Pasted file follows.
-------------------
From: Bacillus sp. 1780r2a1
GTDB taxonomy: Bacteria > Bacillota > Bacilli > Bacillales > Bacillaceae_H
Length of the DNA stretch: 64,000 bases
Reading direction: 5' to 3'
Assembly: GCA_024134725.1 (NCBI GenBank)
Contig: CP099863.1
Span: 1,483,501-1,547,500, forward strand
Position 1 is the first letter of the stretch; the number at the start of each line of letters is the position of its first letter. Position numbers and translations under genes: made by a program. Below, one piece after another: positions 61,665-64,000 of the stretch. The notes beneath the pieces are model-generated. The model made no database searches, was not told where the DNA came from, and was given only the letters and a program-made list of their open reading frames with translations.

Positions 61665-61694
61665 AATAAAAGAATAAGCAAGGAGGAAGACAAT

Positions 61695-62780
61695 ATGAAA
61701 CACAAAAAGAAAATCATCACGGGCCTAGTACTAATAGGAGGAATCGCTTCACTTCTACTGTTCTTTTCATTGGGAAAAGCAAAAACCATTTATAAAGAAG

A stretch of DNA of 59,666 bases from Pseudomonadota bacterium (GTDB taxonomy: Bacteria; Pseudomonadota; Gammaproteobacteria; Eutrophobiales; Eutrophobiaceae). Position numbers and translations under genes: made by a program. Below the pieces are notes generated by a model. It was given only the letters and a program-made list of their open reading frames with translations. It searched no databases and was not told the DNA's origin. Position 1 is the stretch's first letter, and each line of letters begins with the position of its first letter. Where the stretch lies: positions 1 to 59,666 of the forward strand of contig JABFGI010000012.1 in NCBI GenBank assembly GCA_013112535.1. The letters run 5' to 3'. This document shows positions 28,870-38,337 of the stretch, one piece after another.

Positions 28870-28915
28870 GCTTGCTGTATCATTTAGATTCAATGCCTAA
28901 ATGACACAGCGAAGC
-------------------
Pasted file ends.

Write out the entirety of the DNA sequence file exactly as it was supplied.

From: Bacillus sp. 1780r2a1
GTDB taxonomy: Bacteria > Bacillota > Bacilli > Bacillales > Bacillaceae_H
Length of the DNA stretch: 64,000 bases
Reading direction: 5' to 3'
Assembly: GCA_024134725.1 (NCBI GenBank)
Contig: CP099863.1
Span: 1,483,501-1,547,500, forward strand
Position 1 is the first letter of the stretch; the number at the start of each line of letters is the position of its first letter. Position numbers and translations under genes: made by a program. Below, one piece after another: positions 61,665-64,000 of the stretch. The notes beneath the pieces are model-generated. The model made no database searches, was not told where the DNA came from, and was given only the letters and a program-made list of their open reading frames with translations.

Positions 61665-61694
61665 AATAAAAGAATAAGCAAGGAGGAAGACAAT

Positions 61695-62780
61695 ATGAAA
61701 CACAAAAAGAAAATCATCACGGGCCTAGTACTAATAGGAGGAATCGCTTCACTTCTACTGTTCTTTTCATTGGGAAAAGCAAAAACCATTTATAAAGAAG

A stretch of DNA of 59,666 bases from Pseudomonadota bacterium (GTDB taxonomy: Bacteria; Pseudomonadota; Gammaproteobacteria; Eutrophobiales; Eutrophobiaceae). Position numbers and translations under genes: made by a program. Below the pieces are notes generated by a model. It was given only the letters and a program-made list of their open reading frames with translations. It searched no databases and was not told the DNA's origin. Position 1 is the stretch's first letter, and each line of letters begins with the position of its first letter. Where the stretch lies: positions 1 to 59,666 of the forward strand of contig JABFGI010000012.1 in NCBI GenBank assembly GCA_013112535.1. The letters run 5' to 3'. This document shows positions 28,870-38,337 of the stretch, one piece after another.

Positions 28870-28915
28870 GCTTGCTGTATCATTTAGATTCAATGCCTAA
28901 ATGACACAGCGAAGC